Points of View

Common ground for educators and employers: Social emotional skills

Common ground for educators and employers: Social emotional skills

Jeran Culina

It is a common disconnect. Educators believe they are adequately preparing students for the labor market at the same time employers are disappointed by the lack of skills students bring to the workforce.

 

One possible source of misaligned perceptions: Employers and educators approach the idea of employability skills with different understanding – and even different language.

 

In education, employability skills do not receive the same focus by all districts. Their value for career success often is not explained to students. Many students lack the supportive environment to develop these skills.

 

Employers, meanwhile, have been slow to define the skills they need – essential information if schools are to redesign instruction and evaluation.

 

Research suggests a need to re-conceptualize the education sector’s role in preparing students for the future labor market. Fortunately, that work is being done in many school districts across West Michigan.

 

Progress from K-12

The first wave of success in employability skills came through the work of the Ottawa Area Intermediate School District’s Skills 4 Success program. From there a pilot grew in districts across West Michigan’s 13 counties to promote embedded employability skills curriculum into classrooms that meet the needs of the employers.

 

The curriculum is being created by educators for educators. It covers 12 categories of skills, grade-banded across K-12, starting with participation and good choices in Kindergarten and 1st grade. It concludes with the skill of innovation in grades 10-12.

 

Communication will be an underlying theme throughout all grades. The employability skills have been identified and vetted by West Michigan employers to ensure the programming correlates with local needs.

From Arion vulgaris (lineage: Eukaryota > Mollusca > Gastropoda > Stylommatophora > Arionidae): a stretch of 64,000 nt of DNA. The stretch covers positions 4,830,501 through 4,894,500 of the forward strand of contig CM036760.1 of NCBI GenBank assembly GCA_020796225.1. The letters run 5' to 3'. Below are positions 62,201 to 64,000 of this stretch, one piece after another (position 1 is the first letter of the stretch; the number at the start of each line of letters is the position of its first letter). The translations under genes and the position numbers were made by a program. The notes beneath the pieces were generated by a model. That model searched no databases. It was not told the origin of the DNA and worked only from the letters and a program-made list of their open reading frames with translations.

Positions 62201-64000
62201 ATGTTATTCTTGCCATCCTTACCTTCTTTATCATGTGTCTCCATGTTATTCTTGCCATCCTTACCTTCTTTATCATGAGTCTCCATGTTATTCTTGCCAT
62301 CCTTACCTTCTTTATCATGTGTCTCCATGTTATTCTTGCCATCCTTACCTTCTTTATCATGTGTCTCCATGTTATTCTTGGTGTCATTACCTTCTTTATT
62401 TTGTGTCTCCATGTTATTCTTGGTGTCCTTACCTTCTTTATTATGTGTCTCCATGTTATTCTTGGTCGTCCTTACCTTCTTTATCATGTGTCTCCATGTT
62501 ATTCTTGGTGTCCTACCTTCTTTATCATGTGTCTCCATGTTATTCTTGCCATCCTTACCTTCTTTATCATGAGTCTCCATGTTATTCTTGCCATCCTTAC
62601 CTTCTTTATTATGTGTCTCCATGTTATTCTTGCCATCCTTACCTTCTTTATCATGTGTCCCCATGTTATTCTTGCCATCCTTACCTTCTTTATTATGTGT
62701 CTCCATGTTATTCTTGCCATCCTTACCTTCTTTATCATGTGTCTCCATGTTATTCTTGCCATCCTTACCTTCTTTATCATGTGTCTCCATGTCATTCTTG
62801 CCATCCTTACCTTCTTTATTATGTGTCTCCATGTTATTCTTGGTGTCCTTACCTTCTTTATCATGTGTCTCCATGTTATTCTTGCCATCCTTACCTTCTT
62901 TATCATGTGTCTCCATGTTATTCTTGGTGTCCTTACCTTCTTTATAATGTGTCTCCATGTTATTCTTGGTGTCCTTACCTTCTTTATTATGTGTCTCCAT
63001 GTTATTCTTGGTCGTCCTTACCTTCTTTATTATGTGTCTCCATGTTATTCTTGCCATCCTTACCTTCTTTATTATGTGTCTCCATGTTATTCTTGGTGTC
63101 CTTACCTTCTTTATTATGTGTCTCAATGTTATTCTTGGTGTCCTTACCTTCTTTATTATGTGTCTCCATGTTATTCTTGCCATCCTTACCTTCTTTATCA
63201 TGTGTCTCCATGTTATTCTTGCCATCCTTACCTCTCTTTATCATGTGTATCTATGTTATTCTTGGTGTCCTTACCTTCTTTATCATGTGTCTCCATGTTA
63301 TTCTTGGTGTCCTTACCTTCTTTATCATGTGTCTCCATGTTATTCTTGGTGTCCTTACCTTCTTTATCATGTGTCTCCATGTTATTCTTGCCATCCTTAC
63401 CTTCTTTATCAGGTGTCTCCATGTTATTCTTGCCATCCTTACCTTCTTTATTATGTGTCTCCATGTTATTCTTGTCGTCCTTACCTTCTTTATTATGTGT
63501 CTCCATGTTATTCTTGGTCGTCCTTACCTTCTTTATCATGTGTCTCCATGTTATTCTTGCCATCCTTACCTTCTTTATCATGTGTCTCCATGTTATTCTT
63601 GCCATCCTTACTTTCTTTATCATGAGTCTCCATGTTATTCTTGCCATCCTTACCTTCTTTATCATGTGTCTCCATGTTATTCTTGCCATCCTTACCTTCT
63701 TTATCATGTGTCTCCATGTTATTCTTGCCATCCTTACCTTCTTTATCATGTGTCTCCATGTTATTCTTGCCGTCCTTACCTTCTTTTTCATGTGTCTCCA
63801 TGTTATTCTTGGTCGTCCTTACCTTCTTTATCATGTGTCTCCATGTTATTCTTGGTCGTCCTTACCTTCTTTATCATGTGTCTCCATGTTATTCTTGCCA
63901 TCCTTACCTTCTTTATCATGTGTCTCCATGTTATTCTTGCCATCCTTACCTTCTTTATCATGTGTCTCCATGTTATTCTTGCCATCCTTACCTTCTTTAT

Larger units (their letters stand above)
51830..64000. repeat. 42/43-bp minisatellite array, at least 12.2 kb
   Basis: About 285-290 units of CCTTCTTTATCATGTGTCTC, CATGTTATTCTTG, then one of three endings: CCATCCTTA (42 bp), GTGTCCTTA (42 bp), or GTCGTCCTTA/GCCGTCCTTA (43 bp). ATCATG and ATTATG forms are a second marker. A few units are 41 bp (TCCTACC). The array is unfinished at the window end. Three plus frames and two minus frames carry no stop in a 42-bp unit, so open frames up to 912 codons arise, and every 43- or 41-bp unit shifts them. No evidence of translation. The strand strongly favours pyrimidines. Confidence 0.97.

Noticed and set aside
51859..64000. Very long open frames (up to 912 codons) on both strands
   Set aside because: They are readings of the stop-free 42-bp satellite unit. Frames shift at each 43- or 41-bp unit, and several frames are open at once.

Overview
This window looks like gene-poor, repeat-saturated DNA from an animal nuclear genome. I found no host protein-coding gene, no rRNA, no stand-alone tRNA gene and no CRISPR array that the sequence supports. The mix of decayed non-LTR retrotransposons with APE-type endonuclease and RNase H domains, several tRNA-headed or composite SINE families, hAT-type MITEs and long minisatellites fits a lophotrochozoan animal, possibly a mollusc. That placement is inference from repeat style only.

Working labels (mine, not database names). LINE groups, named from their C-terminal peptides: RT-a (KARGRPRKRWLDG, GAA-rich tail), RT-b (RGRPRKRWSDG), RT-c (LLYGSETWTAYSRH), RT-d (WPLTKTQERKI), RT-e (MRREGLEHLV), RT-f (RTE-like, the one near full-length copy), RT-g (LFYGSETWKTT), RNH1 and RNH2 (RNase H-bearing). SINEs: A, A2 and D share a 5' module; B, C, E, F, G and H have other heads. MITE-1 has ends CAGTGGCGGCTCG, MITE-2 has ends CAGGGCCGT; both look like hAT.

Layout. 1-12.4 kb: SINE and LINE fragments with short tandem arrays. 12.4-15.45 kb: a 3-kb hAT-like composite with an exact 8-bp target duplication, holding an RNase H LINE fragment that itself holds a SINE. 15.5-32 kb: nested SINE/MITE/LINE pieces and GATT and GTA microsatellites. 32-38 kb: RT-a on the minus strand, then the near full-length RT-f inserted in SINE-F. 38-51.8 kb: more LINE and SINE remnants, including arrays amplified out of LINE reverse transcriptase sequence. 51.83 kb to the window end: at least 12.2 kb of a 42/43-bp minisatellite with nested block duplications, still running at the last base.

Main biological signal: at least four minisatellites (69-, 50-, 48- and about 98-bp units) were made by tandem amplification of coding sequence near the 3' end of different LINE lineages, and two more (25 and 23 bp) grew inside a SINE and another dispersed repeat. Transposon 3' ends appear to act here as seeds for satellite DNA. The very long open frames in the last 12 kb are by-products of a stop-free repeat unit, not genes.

Social emotional learning

Another possible factor contributing to employer-education misalignment is the difference in language around employability skills. Multiple terms have emerged to describe this concept, including 21st century skills, soft skills, social-emotional skills, etc. The inconsistency contributes to voids in learning for students.

 

But there may be less disconnect than it appears. Many districts focus their classrooms and buildings around social emotional learning – and the skills learned through that process often correlate to skills needed in the workforce. In fact, 79% of employers say social-emotional skills are the most important qualities for job success (World Bank Group, 2016).

 

Social emotional learning (SEL) is the process of developing the self-awareness, self-control and interpersonal skills that are vital for school, work and life success. People who have strong social-emotional skills are better able to cope with everyday challenges and benefit academically, personally and socially. The Collaborative for Academic, Social, and Emotional Learning, CASEL, identifies five social and emotional competencies:


  • Self-awareness is the ability to recognize one's own feelings, interests, strengths, and limitations,
  • Self-management refers to when individuals regulate emotions and manage daily stressors,
  • Social awareness refers to perspective and appreciation of similarities and differences,
  • Relationship skills are when individuals exhibit pro-social behavior and demonstrate positive social skills to develop meaningful relationships,
  • Responsible decision-making refers to when individuals make ethical decisions and strengthen the ability to develop appropriate solutions to identified problems.

These competencies relate to “employability skills” and personality traits that Heckman & Kautz (2012) say predict success in school, the labor market and life. Employability skills are cited as among the most important skills by employers (Hart Research, 2015).

 

While we often believe there is a large disconnect between schools and employers in employability skills work, often there is an opportunity to engage.

 

The work taking place at many school buildings offers a chance to crosswalk the skills and traits learned through that process with the needs of the labor market. When both groups start speaking the same language, that is where communication begins.